Hillsborough government charter remains unchanged as review closes

Panel had considered expanding the size of the commission and changing term limits before its work halted.
The Hillsborough County Charter Review Board is scheduled to hold its final meeting on Feb. 2, 2021.
The Hillsborough County Charter Review Board is scheduled to hold its final meeting on Feb. 2, 2021. [ C.T. Bowen ]
Published Jan. 25, 2021

TAMPA — A citizens’ review of Hillsborough County government is ending with no proposed changes even though some committee members want to close the loophole allowing elected commissioners to serve more than two consecutive terms.

“The shot clock ran out on us,’' said former state Rep. Ed Narain, chairman of the Charter Review Board.

Under county rules, proposed charter amendments require two public hearings and approval from 10 of the 14 committee members before being considered by voters. But with the one-year term of the Charter Review Board expiring Feb. 4, there’s not enough time to vet proposed ballot initiatives.

The coronavirus pandemic proved to be too big of an interruption to the group’s work. The board was unable to meet the state required in-person quorums in order to conduct official business for the past three months. Its final meeting is scheduled for Feb. 2.

“I think we all feel deflated,” said board member and attorney Stacy Yates. “We had fruitful discussions, but honestly, with the pandemic, it just stopped us in our tracks.”

Related: Term limits loophole for Hillsborough commissioners could be closed

Some of those discussions centered on how long commissioners can serve in office.

The county charter, approved by voters in the early 1980s, prohibits commissioners from serving more than two consecutive full terms in the same seat with exceptions made every 10 years when district boundaries are redrawn. They can run again for the same seat if they sit out a term. However, the charter does not address the frequent practice of a term-limited incumbent running for a different spot on the commission.

Sean Shaw, charter board member, former Democratic state representative and 2018 candidate for Florida attorney general, called the seat-switching a game of “musical chairs’' that violated the voters’ intent when they approved the charter.

While debating the issue in November and December, other members of the citizens group said there should be no artificial limits and voters should have the ultimate say in electing commissioners. Not enough members showed up, however, so no votes could be taken in those meetings.

As a compromise, the citizens’ board had been prepared to consider a plan to limit commissioners to 12 years in office, regardless of which seat they held. But members didn’t get to discuss that plan because the group’s January meeting was canceled. The issue is not slated to be on the agenda for the Feb. 2 meeting.

“I am disappointed that we weren’t able to have a further discussion to prevent politicians from skirting the term limitation that the voters intended,” Shaw said last week.

Changing the charter should not be taken lightly and “it doesn’t make sense to rush something through,” said Narain.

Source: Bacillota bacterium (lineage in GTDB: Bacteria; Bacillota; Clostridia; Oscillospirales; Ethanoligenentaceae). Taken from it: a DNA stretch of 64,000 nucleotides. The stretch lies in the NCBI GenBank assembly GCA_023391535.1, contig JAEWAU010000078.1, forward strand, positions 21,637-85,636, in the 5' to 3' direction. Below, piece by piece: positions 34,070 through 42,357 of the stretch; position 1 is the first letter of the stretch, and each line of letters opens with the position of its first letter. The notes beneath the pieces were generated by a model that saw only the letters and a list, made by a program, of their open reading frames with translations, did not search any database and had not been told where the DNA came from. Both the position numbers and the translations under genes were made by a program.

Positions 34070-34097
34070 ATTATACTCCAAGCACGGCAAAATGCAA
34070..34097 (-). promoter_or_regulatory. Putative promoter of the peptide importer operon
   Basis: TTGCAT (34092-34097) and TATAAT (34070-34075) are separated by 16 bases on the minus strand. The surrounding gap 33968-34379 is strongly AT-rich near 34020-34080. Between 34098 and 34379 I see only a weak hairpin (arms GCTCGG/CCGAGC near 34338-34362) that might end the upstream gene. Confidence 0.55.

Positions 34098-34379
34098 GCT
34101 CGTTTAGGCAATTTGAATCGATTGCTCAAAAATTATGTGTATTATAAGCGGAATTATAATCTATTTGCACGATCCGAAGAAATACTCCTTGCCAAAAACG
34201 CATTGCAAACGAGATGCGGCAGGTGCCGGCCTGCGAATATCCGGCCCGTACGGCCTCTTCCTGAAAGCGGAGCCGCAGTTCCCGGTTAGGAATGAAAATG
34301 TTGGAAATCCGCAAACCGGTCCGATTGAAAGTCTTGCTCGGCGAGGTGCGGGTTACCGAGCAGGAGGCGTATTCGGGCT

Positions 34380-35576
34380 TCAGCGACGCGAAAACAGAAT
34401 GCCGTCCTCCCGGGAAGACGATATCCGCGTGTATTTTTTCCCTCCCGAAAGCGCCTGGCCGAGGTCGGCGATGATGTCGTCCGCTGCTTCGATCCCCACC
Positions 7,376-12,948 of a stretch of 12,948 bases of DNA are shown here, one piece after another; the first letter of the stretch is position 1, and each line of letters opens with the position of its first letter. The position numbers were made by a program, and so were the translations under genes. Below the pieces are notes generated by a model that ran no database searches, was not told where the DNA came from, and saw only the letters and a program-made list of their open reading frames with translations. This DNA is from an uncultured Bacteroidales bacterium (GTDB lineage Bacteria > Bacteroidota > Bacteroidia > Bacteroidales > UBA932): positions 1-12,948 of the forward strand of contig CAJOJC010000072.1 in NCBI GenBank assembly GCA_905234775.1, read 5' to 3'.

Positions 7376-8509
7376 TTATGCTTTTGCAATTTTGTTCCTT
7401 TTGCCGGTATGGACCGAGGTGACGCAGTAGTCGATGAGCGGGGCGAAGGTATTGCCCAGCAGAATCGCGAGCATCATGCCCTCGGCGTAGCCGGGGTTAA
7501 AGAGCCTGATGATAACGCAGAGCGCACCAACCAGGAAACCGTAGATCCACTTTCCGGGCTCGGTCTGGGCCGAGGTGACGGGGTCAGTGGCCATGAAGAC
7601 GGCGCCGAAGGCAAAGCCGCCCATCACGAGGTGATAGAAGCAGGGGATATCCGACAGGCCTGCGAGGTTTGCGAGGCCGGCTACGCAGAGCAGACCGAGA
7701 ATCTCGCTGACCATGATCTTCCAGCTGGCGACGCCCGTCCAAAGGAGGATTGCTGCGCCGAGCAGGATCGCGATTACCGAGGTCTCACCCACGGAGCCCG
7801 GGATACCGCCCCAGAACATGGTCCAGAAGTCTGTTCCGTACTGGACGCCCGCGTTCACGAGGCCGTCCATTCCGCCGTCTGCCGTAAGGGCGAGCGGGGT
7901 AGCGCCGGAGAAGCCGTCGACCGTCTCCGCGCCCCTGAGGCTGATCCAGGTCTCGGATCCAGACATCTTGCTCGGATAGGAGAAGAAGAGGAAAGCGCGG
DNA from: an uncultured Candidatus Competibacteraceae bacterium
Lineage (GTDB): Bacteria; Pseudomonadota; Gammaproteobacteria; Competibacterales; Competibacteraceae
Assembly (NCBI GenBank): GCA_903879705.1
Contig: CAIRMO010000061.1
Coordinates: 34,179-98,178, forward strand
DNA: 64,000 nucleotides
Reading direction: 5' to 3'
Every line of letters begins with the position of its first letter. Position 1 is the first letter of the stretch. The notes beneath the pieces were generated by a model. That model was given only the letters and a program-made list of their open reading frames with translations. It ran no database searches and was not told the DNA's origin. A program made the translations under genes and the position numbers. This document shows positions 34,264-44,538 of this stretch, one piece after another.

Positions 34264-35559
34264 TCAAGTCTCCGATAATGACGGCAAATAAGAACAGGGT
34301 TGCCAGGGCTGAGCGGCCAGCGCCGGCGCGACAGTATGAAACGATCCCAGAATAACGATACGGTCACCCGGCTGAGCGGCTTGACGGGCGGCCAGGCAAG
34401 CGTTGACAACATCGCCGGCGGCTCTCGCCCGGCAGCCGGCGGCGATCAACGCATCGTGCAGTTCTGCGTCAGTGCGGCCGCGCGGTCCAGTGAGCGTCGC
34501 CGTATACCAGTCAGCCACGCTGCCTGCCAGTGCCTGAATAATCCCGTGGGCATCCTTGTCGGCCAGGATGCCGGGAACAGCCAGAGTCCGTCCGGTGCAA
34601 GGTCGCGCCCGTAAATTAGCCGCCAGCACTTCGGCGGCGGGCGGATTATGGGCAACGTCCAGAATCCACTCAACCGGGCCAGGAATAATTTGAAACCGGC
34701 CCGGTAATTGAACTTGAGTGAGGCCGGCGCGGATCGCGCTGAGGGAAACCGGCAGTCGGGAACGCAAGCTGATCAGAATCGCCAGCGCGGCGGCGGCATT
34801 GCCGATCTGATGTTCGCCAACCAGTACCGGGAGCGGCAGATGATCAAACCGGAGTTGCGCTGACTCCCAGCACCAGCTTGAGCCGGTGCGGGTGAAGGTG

On the current commission, only Commissioner Ken Hagan has bounced between district and at-large seats. He is in his 19th year as commissioner and can run again in 2022 for another four-year term.

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But the strategy hasn’t been successful universally. In the past two election cycles, former commissioners Victor Crist and Sandy Murman made unsuccessful runs for countywide, at-large seats after term limits forced them to leave their district positions.

Related: Hillsborough charter panel considers expanded commission

The charter board also spent considerable time debating the nature of the seven-member commission. Some wanted to expand the commission to nine members and others said countywide seats should be eliminated and each commissioner should represent an individual district to better serve the county’s 1.4 million residents.

Proposals to schedule public hearings on those issues, in anticipation of putting the measures on the 2020 ballot, died on 10-3 votes in July. A push to resurrect the ideas of an expanded commission and single-member districts for the 2022 ballot never gained enough support in later meetings.

Narain pointed out the commission can offer its own ballot initiatives after public hearings and wouldn’t need to rely on a review board which is convened once every five years to study the charter.

Related: Hillsborough panel kills expanded commission proposals

That happened in 2018 when Murman, a Republican, proposed expanding the commission to nine, single-member districts. She withdrew the plan two months later amid party-line objections that the plan’s ulterior motive was to try to continue what was then a GOP majority on the commission.

There doesn’t appear to be much appetite on the current commission to resurrect that idea. Last week, the commission instructed its county administrator and attorney to begin the process of redrawing district boundaries once the 2020 Census data becomes available. There will be four single-member districts and three countywide seats.

That’s the same as there is now.